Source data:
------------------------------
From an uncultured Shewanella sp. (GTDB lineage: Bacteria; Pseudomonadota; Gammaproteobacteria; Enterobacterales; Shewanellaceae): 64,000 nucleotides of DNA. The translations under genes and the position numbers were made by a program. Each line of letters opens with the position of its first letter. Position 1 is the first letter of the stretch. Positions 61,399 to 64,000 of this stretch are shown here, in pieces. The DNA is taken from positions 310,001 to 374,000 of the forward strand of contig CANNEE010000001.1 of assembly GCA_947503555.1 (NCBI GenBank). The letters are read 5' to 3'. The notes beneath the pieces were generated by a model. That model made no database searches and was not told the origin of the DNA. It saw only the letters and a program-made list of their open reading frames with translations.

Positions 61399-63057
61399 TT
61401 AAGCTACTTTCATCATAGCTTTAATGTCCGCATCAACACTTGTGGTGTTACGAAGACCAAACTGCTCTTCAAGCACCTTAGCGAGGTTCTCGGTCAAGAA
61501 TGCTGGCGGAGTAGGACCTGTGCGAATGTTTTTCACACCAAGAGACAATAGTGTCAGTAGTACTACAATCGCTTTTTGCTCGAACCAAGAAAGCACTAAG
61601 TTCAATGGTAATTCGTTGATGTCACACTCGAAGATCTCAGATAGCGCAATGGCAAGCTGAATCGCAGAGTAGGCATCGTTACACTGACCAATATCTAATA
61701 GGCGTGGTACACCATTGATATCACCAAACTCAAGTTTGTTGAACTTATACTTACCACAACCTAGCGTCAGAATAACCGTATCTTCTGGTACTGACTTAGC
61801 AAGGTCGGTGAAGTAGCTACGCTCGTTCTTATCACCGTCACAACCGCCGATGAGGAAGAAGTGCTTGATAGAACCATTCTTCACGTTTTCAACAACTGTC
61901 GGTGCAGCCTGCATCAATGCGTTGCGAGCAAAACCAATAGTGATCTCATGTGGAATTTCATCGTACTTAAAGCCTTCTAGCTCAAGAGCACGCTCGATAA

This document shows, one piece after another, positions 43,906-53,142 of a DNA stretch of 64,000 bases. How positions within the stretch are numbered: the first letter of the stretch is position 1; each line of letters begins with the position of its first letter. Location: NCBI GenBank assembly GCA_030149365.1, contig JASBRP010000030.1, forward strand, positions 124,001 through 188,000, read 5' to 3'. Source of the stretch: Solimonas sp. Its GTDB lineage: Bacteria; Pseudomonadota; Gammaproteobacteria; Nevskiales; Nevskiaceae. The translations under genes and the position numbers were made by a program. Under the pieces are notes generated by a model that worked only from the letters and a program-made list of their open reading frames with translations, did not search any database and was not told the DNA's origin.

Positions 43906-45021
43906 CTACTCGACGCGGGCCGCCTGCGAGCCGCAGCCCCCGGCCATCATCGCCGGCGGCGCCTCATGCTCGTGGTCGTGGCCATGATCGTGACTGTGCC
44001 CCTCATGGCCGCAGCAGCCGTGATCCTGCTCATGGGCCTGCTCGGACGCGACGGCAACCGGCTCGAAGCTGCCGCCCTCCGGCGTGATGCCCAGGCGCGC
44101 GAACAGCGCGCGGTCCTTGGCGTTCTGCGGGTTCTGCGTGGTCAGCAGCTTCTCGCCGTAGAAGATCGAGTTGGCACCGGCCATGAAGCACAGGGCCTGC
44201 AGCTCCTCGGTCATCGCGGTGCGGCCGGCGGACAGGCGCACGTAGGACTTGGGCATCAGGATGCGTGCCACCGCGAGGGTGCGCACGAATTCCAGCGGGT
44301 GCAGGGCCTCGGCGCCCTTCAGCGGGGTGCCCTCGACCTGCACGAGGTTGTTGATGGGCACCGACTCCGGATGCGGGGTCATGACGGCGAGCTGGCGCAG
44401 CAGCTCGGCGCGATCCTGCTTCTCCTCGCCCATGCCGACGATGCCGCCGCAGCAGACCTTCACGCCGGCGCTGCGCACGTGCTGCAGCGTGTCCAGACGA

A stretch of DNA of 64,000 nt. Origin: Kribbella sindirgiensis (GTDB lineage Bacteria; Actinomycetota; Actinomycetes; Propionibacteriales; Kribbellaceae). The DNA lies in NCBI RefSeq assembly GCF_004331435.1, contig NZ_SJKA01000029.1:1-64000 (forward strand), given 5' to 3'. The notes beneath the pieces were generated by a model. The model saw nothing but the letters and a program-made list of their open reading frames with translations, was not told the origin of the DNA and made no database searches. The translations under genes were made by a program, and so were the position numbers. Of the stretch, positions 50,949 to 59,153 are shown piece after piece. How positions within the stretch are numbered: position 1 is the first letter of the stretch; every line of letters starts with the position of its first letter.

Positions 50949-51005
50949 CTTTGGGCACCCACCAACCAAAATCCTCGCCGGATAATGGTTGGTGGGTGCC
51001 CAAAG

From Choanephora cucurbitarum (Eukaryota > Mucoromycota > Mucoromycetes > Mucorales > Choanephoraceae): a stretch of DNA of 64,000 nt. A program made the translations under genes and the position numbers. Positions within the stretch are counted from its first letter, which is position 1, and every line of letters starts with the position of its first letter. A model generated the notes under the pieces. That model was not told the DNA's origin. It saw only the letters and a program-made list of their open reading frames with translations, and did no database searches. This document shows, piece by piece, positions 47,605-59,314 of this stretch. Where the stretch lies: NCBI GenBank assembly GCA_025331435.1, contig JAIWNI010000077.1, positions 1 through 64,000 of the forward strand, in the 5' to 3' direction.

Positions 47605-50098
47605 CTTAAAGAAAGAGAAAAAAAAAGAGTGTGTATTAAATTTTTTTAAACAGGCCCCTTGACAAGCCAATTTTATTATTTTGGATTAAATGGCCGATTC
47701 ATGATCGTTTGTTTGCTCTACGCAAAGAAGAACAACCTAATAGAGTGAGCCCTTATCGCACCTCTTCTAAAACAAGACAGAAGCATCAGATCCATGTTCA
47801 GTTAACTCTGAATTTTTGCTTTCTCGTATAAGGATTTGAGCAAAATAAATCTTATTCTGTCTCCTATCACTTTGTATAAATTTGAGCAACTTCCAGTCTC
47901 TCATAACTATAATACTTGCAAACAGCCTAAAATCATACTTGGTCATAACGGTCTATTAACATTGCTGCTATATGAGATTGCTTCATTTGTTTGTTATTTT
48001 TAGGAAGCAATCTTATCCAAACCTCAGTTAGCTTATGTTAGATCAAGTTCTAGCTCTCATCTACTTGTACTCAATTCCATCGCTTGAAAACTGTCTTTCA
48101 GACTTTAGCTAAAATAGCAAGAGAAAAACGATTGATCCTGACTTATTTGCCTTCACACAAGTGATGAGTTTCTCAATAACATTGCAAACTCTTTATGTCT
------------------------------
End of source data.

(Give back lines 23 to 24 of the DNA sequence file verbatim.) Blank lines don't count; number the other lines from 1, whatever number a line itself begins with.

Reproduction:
Positions 47605-50098
47605 CTTAAAGAAAGAGAAAAAAAAAGAGTGTGTATTAAATTTTTTTAAACAGGCCCCTTGACAAGCCAATTTTATTATTTTGGATTAAATGGCCGATTC